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A day to remember at Saltburn
THERE were, of course, light-hearted moments behind the scenes before Saltburn's re-enactment of the Christmas Day football match between English and German troops.
Allan Whiley, organiser of the centenary event, quickly became known amongst the troops as Captain Mainwaring, such was his attention to discipline and detail.
"Do your top button up," I was told, bluntly, as I donned my khaki uniform behind closed doors at Saltburn Conservative Club.
"Blimey, there's more people here than you get at a Boro match," said one of the "soldiers" as we peered through the barbed wire, waiting for the Germans to call out to the Tommies to play football in No Man's Land.
But Allan made quite sure we all knew that the main reason for the gathering on Saltburn beach.
"This is our way of remembering the Great War and the sacrifices that were made," he announced.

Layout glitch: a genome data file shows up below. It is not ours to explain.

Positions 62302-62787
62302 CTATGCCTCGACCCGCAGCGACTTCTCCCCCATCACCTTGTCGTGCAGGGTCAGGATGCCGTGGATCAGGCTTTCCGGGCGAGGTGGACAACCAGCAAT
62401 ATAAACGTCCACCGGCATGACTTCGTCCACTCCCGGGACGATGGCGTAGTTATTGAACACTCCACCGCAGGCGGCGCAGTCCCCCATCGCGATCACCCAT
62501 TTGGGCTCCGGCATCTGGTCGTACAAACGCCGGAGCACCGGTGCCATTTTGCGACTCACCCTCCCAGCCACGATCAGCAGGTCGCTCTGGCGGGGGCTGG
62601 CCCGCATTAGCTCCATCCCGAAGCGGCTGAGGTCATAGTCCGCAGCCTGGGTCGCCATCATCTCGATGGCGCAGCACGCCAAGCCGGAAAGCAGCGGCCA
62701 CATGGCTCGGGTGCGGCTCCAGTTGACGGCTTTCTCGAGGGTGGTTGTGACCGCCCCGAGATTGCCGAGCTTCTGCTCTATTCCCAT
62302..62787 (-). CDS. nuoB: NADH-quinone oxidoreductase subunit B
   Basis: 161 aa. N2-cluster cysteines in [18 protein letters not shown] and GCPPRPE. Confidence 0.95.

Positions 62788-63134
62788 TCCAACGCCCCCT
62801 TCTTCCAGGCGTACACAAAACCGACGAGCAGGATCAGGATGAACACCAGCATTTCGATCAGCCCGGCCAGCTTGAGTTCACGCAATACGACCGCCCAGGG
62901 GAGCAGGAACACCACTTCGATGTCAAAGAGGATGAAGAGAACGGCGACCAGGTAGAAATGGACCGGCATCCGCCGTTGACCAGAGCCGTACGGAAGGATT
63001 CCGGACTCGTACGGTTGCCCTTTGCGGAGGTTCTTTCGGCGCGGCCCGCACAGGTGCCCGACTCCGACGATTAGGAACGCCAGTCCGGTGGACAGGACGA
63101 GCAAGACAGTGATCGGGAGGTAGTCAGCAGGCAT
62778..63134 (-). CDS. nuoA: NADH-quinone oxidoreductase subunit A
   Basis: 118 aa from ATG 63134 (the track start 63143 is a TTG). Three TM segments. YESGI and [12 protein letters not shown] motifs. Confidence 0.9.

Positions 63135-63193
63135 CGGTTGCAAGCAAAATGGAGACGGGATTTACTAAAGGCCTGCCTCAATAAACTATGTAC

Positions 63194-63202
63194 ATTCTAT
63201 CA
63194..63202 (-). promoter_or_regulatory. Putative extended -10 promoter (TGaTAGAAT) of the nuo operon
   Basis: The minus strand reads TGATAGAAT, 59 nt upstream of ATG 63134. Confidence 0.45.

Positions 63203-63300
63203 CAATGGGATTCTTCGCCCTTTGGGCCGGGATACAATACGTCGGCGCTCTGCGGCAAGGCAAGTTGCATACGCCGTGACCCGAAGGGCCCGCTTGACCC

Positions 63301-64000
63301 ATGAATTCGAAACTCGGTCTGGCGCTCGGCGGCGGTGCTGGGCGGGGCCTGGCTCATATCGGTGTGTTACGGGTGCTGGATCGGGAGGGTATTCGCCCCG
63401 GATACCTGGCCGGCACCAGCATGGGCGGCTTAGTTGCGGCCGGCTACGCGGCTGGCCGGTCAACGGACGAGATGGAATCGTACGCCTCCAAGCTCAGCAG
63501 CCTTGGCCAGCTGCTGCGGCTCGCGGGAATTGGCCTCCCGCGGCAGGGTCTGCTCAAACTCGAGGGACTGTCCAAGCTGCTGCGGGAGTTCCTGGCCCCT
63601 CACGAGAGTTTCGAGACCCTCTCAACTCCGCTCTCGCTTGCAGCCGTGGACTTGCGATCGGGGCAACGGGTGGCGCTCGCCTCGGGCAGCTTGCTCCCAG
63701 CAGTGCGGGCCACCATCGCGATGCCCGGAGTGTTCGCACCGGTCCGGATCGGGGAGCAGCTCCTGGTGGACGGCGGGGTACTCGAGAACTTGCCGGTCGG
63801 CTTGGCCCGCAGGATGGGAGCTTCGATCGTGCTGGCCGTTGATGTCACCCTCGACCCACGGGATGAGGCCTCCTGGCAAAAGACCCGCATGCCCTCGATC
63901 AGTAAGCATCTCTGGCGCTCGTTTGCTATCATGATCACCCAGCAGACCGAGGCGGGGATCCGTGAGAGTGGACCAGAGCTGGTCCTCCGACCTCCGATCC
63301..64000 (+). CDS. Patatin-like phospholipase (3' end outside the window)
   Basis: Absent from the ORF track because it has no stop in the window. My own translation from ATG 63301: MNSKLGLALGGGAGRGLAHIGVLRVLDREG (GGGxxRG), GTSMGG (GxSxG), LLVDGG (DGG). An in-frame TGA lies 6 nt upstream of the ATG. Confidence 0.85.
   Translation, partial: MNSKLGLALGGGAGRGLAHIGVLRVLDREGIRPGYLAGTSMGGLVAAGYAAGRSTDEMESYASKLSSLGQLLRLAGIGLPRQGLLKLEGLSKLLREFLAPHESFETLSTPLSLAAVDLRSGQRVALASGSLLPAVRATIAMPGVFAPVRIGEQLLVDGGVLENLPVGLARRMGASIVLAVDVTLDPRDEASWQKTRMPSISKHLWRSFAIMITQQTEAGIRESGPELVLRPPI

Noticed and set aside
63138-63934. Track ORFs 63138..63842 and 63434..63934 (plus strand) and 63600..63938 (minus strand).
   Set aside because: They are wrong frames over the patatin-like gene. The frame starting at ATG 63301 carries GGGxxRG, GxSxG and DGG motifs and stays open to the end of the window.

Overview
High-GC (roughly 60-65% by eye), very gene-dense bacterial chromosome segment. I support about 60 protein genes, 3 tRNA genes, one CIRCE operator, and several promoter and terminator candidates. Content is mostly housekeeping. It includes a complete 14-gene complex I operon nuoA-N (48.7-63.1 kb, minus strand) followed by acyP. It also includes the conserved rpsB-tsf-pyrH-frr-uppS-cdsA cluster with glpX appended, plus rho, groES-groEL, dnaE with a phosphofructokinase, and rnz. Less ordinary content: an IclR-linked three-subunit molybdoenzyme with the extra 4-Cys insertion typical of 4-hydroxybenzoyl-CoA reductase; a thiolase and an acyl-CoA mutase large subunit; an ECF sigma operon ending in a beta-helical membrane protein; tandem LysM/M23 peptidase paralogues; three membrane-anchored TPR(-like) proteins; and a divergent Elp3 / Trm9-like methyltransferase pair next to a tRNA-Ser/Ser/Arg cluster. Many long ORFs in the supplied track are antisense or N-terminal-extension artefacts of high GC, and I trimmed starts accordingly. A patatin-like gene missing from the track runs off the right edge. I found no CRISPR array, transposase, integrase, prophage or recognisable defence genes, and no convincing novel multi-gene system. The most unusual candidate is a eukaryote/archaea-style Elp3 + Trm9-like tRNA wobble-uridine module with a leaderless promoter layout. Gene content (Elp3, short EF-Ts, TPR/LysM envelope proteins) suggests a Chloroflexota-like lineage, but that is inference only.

For me, it was an honour to be part of such a special occasion, which will hopefully raise in excess of £10,000 for the Royal British Legion.
My big moment came towards the end of the first half. Corporal Tim Raynes floated over a cross and I leapt in the air to glance a header into the bottom corner to put England 3-1 up.
After our keeper dislocated his finger, I went in goal for the second half and kept the Germans at bay. The record books will show that England went on to beat Germany 6-1.
Minutes after the game ended, a Tiger Moth flew in from behind Saltburn cliffs and dropped 40,000 poppies over the sea.
It was a fitting end to a perfect day. An emphatic England victory over Germany. A glorious goal from yours truly. Thousands of pounds raised for the Royal British Legion and - by far the most important factor of all - the spirit of remembrance had been kept alive by North-East families on a day out at the beach
A day to remember? You bet it was.
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